NATIONAL HARBOR, Md. — It increasingly seems as if a reunion between the Yankees and closer Aroldis Chapman is, to quote one opposing executive Monday, “inevitable.”
The prevailing thought in the industry is that it’s just a matter of the details falling into place. The Yankees, who targeted Chapman from the start of free agency, haven’t necessarily given off that vibe, though.
General manager Brian Cashman said Monday that “we have been pursuing” the closer. They also had been in touch with free agents Kenley Jansen and Mark Melancon, who agreed to a four-year, $62-million deal with the Giants on Monday. That eliminated one of the teams that was after Chapman.
The Dodgers and Marlins also have an interest in Chapman.
Jansen, a former Dodger, would cost the Yankees a draft pick, whereas Chapman, because he was traded during the season, would not. “Our preference is to retain the pick if possible,” Cashman said. “Doesn’t mean it’s going to play out that way, but that’s our preference.”
Chapman, 28, posted a 2.01 ERA with 20 saves in 31 appearances with the Yankees before being dealt to the Cubs. He saved 16 games for the World Series champions, posting a 1.01 ERA in 28 appearances.
“The attraction to him is we know he can pitch in New York and he doesn’t have a draft pick attached,” Cashman said. “So then it just comes down to money and term. We’ll compete to a certain level and we’ll see if that’s good enough.”
Chapman spoke publicly for the first time this offseason to a reporter on Monday, telling ESPN he is looking for a six-year deal.
“I know that doesn’t mean that I will get it, but that’s what I would like to sign,” he said. “There are rumors out there that I requested $100 million, and that’s not true at all. I believe that if you deserve something, you don’t ask for it.”
Said Cashman: “Hey, you’re in free agency and he’s going to try and get everything he possibly can. That’s just the way it works. If you don’t ask, you don’t get, so see where the market takes the process.”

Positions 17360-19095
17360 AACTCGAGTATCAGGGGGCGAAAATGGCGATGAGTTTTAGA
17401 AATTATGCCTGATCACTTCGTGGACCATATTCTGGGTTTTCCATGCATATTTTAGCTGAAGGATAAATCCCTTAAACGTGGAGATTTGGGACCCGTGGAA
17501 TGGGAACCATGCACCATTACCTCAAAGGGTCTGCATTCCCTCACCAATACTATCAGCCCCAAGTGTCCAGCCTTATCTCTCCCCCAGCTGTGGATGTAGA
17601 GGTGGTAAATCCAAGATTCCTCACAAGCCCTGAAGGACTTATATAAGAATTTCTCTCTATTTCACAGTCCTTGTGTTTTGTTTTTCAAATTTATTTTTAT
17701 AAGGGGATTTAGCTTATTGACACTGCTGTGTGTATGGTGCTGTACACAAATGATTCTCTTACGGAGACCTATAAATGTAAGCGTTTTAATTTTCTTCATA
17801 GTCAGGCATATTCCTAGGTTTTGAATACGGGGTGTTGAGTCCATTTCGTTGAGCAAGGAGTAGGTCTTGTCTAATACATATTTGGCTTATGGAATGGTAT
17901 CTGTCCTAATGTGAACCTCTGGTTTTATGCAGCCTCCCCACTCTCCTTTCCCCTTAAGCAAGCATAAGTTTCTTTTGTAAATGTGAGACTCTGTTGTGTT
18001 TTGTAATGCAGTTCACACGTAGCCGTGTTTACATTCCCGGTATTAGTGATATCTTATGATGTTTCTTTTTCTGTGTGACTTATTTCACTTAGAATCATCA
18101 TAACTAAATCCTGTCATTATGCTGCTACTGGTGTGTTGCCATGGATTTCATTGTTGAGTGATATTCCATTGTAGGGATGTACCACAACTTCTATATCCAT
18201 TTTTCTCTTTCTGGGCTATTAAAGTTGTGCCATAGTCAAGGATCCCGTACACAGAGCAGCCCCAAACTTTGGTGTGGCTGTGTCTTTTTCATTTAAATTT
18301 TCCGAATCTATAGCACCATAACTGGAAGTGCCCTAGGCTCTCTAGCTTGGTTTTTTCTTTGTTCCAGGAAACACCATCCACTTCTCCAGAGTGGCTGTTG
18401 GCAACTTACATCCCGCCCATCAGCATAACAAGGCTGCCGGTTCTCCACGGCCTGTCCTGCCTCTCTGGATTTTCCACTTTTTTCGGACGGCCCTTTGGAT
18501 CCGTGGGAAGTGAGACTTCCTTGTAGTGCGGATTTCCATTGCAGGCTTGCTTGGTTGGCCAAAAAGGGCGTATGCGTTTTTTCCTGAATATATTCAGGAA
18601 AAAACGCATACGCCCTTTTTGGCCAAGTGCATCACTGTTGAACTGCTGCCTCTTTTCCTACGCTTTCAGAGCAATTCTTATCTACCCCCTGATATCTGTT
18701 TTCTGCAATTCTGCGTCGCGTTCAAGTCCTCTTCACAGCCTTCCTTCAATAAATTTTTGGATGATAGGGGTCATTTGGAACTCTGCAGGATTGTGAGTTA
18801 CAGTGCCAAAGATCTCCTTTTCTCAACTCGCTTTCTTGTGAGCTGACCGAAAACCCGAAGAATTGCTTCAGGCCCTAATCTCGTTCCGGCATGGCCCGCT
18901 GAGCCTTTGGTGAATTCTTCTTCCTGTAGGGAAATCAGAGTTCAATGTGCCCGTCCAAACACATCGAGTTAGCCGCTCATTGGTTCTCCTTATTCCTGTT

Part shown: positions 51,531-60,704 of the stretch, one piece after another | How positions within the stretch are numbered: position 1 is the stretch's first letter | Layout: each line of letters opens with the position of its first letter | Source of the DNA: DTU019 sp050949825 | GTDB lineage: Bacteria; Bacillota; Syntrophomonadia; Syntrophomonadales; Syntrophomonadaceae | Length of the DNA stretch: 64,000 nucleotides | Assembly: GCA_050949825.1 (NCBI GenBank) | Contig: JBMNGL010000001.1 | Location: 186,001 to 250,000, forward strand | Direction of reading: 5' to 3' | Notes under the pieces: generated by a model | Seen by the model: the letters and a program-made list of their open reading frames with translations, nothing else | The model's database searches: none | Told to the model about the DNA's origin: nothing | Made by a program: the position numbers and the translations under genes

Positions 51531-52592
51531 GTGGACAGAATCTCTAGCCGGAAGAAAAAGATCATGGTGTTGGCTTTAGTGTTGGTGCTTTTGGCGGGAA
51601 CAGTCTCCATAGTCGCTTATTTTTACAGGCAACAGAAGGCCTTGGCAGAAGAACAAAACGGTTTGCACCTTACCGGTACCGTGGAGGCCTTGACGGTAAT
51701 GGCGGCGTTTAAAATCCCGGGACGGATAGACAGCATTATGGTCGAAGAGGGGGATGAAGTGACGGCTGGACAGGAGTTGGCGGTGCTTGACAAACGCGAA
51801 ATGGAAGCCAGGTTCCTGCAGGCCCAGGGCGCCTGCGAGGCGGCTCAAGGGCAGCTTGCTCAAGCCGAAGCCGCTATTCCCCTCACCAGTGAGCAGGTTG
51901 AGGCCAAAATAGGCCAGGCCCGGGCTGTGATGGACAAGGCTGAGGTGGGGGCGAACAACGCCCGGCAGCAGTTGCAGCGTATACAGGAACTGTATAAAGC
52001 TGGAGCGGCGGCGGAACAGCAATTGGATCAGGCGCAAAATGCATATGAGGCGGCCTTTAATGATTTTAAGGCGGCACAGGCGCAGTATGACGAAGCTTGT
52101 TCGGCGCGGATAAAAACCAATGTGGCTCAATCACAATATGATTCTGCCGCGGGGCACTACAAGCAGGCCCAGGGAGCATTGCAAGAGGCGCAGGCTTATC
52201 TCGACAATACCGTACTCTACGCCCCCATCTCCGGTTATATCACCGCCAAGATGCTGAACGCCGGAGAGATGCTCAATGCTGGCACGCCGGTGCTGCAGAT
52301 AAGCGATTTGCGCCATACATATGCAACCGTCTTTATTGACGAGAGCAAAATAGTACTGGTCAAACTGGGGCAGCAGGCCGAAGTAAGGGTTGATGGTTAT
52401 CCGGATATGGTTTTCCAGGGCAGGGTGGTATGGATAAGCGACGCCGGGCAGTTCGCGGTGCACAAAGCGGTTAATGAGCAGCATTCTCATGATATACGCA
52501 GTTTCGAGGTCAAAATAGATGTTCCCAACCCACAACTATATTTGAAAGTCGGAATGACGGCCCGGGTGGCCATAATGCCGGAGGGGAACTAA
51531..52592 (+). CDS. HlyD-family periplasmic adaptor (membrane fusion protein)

Exactly how high the Yankees are willing to go remains to be seen. There’s little chance they would give Chapman six years, and a package worth $100 million also is unlikely. Some kind of deal in the $85-million range, maybe a tick more, can’t be ruled out.
“I wouldn’t say what we’re comfortable doing,” Cashman said. “We have been pursuing Chapman, we also have been talking to Jansen, and there’s some trade opportunities as well. Or there’s also staying in-house because we have Dellin Betances and we have some other arms. Not sure how it’s going to play out. We’re going to compete to a certain extent, and if we win the day, we’ll have maybe a new closer. If we don’t win the day, we’ll stay with the current closer.”
A source said the Yankees have been in contact with the Royals about closer Wade Davis.
Cashman also is in the market for rotation help but did not sound optimistic. One of the weakest free-agent classes in years became weaker Monday when Rich Hill, in whom the Yankees had an interest, signed a three-year, $48-million deal with the Dodgers. Cashman has said Masahiro Tanaka, Michael Pineda and CC Sabathia are “locked” into the rotation and that Bryan Mitchell, Adam Warren, Luis Cessa, Chad Green and Luis Severino will compete for the two open spots during spring training.
“I think it’s less likely that we end up with a starter,” Cashman said. “It’s a tough market to be finding one in . . . Is there interest to improve upon [what we have]? Of course there is. Is there a realistic option? I think that’s more likely not the case.”